Monday, June 20, 2005


One of the things I miss most about California is my opera friends and the opera parties we had together. Every now and then we would get together and watch opera videos. We did a little competitive video finding. My biggest find was The Big Broadcast of 1935 with Kirsten Flagstad in her horned helmet singing Brünnhilde.

So Saturday night we had another party. We watched parts of Queen of Spades, a short film of Beverly Sills at the peak of her skills, and a long video of a recital by Franco Corelli.

Franco Corelli was a very special singer. His obituary in Opera News says that he was self-taught. This is completely believable. What teacher would have the nerve to teach such an incredibly open tone? Birget Nilssen also expressed a similar mistrust of voice teachers.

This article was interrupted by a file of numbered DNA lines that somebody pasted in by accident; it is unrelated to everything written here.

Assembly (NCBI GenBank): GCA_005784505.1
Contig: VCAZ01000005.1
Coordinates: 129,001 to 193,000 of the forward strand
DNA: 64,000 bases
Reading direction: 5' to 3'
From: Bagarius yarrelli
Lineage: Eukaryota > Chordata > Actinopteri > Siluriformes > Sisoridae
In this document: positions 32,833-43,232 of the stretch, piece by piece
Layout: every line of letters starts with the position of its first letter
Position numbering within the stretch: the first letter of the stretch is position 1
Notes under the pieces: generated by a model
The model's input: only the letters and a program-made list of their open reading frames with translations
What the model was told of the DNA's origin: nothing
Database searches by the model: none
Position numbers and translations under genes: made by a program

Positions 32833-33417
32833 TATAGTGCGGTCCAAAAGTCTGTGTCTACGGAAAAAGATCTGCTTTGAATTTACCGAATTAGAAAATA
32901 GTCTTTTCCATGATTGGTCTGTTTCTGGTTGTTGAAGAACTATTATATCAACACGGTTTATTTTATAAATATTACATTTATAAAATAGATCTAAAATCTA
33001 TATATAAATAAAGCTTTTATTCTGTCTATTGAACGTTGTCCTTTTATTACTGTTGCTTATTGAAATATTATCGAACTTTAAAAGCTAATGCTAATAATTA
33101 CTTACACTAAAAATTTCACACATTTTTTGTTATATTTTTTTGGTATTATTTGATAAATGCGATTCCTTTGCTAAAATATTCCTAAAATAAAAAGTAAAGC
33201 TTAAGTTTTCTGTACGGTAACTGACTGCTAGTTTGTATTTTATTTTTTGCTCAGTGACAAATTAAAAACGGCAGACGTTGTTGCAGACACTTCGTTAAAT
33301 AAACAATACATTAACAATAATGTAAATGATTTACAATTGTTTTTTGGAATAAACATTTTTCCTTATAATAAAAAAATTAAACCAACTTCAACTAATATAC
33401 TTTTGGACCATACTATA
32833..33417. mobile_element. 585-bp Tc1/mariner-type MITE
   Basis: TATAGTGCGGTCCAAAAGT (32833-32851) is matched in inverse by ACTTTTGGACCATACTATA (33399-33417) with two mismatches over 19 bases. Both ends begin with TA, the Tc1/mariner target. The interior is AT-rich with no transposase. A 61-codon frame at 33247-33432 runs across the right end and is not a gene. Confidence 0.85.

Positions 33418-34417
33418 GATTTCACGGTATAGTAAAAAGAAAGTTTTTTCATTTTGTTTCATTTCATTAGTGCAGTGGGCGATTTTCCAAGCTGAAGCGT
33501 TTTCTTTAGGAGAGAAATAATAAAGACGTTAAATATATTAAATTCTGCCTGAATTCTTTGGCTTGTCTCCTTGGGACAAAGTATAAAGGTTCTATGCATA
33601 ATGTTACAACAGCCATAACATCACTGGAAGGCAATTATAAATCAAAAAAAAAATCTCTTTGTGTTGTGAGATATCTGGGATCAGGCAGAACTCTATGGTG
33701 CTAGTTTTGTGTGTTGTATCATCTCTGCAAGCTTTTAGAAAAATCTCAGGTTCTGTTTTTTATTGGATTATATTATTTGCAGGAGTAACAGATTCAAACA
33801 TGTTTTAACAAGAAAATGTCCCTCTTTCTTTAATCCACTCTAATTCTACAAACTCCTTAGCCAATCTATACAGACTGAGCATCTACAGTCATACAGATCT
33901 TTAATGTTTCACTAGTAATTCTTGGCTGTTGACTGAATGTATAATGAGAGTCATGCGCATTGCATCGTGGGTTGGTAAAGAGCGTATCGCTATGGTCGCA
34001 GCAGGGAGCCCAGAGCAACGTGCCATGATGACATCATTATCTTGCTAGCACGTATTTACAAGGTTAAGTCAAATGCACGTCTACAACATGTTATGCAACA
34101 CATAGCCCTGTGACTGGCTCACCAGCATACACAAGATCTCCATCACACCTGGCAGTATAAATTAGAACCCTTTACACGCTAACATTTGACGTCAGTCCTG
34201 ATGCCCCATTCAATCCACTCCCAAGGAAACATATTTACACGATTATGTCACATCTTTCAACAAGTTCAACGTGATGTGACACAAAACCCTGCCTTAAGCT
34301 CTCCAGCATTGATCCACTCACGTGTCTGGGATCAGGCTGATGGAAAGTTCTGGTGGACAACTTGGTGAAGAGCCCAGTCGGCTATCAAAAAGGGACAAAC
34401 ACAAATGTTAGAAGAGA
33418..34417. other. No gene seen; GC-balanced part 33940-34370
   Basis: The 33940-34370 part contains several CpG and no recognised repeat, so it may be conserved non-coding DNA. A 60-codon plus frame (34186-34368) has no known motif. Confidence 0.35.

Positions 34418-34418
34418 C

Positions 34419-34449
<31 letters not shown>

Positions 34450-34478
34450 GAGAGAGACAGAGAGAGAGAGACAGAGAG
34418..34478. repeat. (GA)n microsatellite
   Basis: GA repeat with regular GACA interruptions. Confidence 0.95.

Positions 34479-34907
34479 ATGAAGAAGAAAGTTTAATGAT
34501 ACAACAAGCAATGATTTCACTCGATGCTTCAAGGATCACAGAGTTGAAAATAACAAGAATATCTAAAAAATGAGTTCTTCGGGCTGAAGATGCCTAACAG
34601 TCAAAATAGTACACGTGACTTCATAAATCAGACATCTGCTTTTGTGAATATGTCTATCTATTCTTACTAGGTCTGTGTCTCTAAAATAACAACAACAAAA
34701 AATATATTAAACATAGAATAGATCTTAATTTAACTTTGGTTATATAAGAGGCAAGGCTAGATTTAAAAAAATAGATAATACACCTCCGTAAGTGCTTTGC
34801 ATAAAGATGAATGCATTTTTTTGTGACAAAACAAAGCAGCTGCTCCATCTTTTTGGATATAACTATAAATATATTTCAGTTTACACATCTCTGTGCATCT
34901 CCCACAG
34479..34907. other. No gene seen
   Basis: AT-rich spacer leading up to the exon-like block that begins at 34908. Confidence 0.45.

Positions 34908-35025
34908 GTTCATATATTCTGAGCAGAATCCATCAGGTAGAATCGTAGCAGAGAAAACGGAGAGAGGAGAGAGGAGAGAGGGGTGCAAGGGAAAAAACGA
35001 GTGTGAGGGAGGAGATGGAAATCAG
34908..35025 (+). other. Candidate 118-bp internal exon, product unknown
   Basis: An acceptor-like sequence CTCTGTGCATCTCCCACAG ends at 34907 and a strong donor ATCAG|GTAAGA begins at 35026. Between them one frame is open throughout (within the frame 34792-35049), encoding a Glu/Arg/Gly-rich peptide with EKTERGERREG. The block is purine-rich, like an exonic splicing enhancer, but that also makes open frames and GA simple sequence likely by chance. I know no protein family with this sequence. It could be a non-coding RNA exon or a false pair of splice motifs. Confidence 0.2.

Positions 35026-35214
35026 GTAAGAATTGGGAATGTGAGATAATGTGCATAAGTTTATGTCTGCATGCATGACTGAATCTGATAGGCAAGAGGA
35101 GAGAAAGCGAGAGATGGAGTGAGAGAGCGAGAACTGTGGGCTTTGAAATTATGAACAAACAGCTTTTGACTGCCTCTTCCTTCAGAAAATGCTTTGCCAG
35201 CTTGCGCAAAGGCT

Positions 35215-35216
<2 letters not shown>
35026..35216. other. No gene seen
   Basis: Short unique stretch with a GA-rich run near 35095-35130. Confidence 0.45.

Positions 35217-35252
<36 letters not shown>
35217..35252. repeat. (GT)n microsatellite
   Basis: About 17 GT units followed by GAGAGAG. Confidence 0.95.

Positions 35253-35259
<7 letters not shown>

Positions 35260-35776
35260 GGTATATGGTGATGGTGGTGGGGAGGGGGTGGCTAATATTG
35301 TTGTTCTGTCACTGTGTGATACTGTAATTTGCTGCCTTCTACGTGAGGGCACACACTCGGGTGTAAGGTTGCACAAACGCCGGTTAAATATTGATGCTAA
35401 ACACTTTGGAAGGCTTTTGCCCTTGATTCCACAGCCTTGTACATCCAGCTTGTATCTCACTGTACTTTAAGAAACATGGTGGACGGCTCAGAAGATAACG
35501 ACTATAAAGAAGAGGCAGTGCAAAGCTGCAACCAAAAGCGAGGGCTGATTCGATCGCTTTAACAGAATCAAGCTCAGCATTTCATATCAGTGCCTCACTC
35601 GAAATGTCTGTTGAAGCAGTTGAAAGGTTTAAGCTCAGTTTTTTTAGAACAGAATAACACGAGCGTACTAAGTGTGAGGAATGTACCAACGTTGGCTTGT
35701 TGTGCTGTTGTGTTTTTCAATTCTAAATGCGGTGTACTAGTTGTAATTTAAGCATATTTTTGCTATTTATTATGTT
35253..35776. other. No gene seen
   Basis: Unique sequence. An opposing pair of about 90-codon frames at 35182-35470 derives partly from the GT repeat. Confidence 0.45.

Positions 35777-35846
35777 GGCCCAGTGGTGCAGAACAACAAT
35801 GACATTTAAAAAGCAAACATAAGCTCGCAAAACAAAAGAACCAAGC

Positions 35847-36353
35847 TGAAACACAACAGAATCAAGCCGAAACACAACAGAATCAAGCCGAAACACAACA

He was a beautiful man with a wonderful voice (I would call him a spinto tenor), but that isn't what makes him the icon he has become. It is his utter fearlessness that sets him apart. He is known to have had terrible stage fright, so how can I say he was fearless? His heart was as open as his tone, and it may have been this artistic fearlessness that frightened him.

His tone knows no compromise. His passion is complete. His use of portamento is completely unbelievable. You simply have to hear his amazing slow downward arc to believe it. No one takes these kinds of risks today. He is the gold standard.

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